Offshore processing costs Australian taxpayers 10 times more than letting asylum seekers live in the community while their refugee claims are processed, the Commission of Audit’s report reveals.
It costs $400,000 a year to hold an asylum seeker in offshore detention, $239,000 to hold them in detention in Australia, and less than $100,000 for an asylum seeker to live in community detention. In contrast, it is around $40,000 for an asylum seeker to live in the community on a bridging visa while their claim is processed.
The Commission of Audit’s report shows that in the past four years, the Australian government has increased spending on the detention and processing of asylum seekers who arrive by boat by 129 per cent each year. Costs have skyrocketed from $118.4 million in 2009–10 to $3.3 billion in 2013–14.
This is the fastest growing government program and projected costs over the forward estimates amount to more than $10 billion.
Professor Jane McAdam, Director of the Andrew & Renata Kaldor Centre for International Refugee Law at UNSW, says: “At a time of fiscal constraint, this is an obvious policy area where expenditure could be slashed. Savings should not come from reducing services to asylum seekers, a solution proposed by the Commission of Audit. Services such as healthcare, counselling, and legal assistance are already limited and inadequate. Their reduction would only exacerbate the already precarious circumstances of asylum seekers in detention.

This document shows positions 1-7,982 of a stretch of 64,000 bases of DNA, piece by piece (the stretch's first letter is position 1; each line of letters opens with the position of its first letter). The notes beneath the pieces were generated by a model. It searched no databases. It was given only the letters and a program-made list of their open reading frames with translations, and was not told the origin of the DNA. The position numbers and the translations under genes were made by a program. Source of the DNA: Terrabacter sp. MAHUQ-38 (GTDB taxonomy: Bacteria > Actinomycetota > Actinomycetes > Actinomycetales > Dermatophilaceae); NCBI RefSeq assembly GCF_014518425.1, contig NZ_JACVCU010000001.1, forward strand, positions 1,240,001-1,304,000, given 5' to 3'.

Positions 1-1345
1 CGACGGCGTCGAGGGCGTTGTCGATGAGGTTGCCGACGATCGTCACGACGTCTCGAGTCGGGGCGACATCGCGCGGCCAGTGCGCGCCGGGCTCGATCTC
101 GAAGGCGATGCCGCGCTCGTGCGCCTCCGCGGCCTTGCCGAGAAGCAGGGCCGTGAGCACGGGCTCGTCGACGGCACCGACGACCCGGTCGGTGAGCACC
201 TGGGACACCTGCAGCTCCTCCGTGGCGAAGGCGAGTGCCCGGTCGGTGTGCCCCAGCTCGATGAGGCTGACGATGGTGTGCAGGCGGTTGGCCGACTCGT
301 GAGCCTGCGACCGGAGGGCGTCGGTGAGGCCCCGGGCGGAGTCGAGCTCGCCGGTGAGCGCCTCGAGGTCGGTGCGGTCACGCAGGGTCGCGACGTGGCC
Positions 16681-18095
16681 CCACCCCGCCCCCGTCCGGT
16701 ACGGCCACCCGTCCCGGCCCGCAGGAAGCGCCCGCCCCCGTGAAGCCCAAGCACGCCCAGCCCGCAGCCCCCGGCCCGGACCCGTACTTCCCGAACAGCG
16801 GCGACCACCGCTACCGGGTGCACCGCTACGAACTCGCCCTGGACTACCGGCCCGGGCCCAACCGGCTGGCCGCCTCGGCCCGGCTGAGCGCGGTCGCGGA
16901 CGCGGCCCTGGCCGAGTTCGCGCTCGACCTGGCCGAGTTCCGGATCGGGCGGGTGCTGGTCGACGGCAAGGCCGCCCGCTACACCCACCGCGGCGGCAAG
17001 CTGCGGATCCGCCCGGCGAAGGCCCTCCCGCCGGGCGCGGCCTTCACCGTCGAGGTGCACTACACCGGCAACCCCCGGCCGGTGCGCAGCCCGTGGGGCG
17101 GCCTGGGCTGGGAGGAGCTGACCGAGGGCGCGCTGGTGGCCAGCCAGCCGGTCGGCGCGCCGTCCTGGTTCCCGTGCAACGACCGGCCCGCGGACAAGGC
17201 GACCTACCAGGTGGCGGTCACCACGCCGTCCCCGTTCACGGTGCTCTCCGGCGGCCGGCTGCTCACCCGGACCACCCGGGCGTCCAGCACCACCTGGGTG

“Offshore processing and mandatory detention are inhumane and unnecessary policies that violate Australia’s international legal obligations. They cause and exacerbate psychological harm, mental illness and trauma. They have led to many instances of self-harm, and as the events of February 2014 on Manus Island show, serious physical injury and even death,” Professor McAdam says.
Media contact: Professor Jane McAdam, Andrew & Renata Kaldor Centre for International Refugee Law at UNSW, (02) 9385 4075, firstname.lastname@example.org